Notable Notes 1: A Typical Short Wave Radio Setup

CommsPreper is always of good source of descriptive videos on Field/Survival Communications and this one is no exception.

In a short time he demonstrates the parts and the setup of a field radio station.

Briefly described, he uses a HF radio connected to a laptop running RMS Express, a (digital) text messaging app. Usually there should be a modem like device between the too, called TNC, that transforms the digital PC signal to Analog and vice versa.

Next in the setup there is an Antenna Tuner, a device that –out simply- transforms the electrical characteristics of the antenna. In this case the Radio, an IC-7200 has the TNC build-in.NO antenna can work in many frequencies well, but with an antenna tuner we can make a good enough job.

Regarding the antenna, it is a Windom design, a wire antenna with two legs of different length that works good in many bands. It is set in an inverted V shape. That means it center is raised up with the help of the mast and the two lengths are angled to the ground with the help of guy lines.

Last, the wire that feeds the radio signal to the antenna is connected to the antenna’s center, but in the Windom it is not. it is connected off-center, making the two wires of a different length, hence the often heard term “off-center dipole”.


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During the operation demonstration, Commsprepper sends a digital signal to another radio that is waiting for it. And when the signal is transmitted he checks the SWR, a value that shows antenna loses. That is power not transmitted by the antenna, but reflected back to the radio.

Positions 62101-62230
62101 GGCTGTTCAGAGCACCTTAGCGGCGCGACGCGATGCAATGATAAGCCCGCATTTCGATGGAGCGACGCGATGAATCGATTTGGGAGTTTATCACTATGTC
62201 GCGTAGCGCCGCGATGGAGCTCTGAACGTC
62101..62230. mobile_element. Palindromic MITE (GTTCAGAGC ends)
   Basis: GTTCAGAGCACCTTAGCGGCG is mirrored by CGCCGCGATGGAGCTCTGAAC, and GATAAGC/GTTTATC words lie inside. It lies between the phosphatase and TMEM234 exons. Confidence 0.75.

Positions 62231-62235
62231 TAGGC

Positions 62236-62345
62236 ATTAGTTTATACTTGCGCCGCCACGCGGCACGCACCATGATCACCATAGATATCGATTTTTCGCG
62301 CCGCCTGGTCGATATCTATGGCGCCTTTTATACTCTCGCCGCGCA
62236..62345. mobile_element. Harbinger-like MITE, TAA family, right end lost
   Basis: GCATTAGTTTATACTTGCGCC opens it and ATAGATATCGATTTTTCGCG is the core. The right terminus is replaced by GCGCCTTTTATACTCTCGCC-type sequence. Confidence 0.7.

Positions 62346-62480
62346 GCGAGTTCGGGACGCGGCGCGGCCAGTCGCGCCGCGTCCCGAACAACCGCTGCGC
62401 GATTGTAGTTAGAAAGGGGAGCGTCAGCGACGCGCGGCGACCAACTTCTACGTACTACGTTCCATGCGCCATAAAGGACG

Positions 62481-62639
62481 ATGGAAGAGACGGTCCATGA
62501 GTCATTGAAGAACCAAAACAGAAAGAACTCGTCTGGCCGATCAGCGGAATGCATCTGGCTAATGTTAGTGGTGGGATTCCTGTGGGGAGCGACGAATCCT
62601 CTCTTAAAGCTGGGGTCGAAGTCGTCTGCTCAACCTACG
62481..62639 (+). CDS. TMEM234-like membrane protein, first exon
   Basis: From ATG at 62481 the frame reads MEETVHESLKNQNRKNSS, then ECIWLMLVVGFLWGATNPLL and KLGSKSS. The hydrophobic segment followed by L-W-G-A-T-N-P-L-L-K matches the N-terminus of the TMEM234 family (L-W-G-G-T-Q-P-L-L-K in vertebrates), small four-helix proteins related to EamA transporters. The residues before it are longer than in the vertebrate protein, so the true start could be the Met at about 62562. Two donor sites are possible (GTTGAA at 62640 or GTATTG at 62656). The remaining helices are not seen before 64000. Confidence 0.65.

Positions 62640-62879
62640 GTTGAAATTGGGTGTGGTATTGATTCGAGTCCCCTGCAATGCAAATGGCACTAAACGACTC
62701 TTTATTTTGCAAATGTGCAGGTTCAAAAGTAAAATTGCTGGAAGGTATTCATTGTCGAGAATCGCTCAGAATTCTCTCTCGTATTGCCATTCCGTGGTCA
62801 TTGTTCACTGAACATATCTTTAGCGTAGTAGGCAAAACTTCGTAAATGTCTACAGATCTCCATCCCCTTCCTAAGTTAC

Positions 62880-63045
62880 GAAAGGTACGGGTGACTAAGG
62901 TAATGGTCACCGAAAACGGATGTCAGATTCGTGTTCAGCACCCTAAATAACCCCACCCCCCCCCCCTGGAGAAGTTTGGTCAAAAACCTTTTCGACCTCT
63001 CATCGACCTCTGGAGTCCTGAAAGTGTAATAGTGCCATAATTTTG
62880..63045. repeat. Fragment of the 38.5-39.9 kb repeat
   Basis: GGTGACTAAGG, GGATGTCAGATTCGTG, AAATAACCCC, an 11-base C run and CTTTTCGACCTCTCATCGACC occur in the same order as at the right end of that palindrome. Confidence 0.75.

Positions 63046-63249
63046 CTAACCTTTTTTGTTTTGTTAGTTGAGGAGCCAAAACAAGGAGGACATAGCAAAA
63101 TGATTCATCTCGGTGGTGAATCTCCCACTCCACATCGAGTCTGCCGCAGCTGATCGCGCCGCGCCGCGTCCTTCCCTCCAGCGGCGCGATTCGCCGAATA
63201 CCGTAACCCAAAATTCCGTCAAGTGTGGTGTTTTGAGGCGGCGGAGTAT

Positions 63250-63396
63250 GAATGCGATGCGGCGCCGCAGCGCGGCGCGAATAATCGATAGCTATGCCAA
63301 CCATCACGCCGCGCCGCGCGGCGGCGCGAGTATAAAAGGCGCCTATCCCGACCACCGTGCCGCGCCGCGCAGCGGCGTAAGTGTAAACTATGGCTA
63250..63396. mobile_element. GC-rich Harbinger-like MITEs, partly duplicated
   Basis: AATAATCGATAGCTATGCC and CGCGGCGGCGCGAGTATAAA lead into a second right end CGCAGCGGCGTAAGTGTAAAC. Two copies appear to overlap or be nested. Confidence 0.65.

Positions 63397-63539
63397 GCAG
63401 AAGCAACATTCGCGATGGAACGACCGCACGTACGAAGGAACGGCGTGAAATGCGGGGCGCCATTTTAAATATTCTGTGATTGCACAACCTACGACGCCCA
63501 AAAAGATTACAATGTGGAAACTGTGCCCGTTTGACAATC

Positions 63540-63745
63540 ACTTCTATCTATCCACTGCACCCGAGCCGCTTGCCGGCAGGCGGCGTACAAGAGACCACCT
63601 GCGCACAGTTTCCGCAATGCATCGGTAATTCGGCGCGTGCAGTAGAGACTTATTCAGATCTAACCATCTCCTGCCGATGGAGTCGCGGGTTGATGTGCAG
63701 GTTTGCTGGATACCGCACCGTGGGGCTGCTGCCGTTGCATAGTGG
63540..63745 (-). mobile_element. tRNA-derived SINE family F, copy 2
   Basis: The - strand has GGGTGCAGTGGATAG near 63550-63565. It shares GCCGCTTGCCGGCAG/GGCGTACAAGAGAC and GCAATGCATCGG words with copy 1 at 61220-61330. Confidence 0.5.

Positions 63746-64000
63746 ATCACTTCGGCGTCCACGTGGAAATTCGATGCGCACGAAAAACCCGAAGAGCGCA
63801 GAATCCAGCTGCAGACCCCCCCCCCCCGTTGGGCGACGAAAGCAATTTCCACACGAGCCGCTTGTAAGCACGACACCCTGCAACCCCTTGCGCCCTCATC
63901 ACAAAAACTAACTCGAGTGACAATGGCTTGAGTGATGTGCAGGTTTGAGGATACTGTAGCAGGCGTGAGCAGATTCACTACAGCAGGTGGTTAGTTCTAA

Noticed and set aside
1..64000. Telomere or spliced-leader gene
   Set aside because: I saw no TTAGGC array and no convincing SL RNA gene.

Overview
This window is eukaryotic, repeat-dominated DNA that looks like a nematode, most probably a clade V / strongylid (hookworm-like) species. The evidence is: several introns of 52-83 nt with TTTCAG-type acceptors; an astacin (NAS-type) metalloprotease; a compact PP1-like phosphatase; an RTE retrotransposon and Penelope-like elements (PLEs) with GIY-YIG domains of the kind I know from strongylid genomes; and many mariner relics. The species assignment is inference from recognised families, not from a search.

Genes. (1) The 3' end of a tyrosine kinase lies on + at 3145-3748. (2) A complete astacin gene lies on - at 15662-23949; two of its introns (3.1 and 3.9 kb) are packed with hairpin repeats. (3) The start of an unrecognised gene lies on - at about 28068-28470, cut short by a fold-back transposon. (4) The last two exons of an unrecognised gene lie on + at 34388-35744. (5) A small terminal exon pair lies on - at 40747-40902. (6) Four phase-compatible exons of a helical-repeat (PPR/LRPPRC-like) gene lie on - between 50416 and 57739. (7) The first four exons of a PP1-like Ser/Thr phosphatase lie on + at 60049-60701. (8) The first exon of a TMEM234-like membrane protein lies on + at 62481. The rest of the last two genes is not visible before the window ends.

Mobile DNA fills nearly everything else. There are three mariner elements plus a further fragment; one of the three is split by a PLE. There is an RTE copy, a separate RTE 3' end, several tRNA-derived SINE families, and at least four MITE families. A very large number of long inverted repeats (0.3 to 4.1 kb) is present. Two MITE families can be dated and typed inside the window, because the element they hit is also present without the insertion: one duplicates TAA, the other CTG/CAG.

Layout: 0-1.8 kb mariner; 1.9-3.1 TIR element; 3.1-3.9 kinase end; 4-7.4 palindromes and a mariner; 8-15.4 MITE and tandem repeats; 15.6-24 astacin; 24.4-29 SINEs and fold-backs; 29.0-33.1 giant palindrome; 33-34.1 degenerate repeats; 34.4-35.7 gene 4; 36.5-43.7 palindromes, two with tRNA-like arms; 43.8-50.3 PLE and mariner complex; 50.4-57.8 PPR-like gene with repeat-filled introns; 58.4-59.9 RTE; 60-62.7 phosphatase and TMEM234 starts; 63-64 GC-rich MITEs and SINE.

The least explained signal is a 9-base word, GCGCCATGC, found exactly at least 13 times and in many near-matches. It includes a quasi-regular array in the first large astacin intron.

We hope you found our description easy to comprehend. We aim to continue this way, bring the art of radio to communication to the layman.


3 thoughts on “Notable Notes 1: A Typical Short Wave Radio Setup

  1. Great radio the ICOM 7200. Robust and the USB port on the back works well. I use mine for MARS as it has the modification. Too bad that ICOM has decided to discontinue the radio.


  2. I have had great results with the Chameleon TD lite. (Tactical Dipole). I use it when I travel with my KX3. Consistently from Alabama on 10 watts can hit British Colombia and Northwest US on SSB on 20 meters. Even one contact to Alaska. Fast set up.


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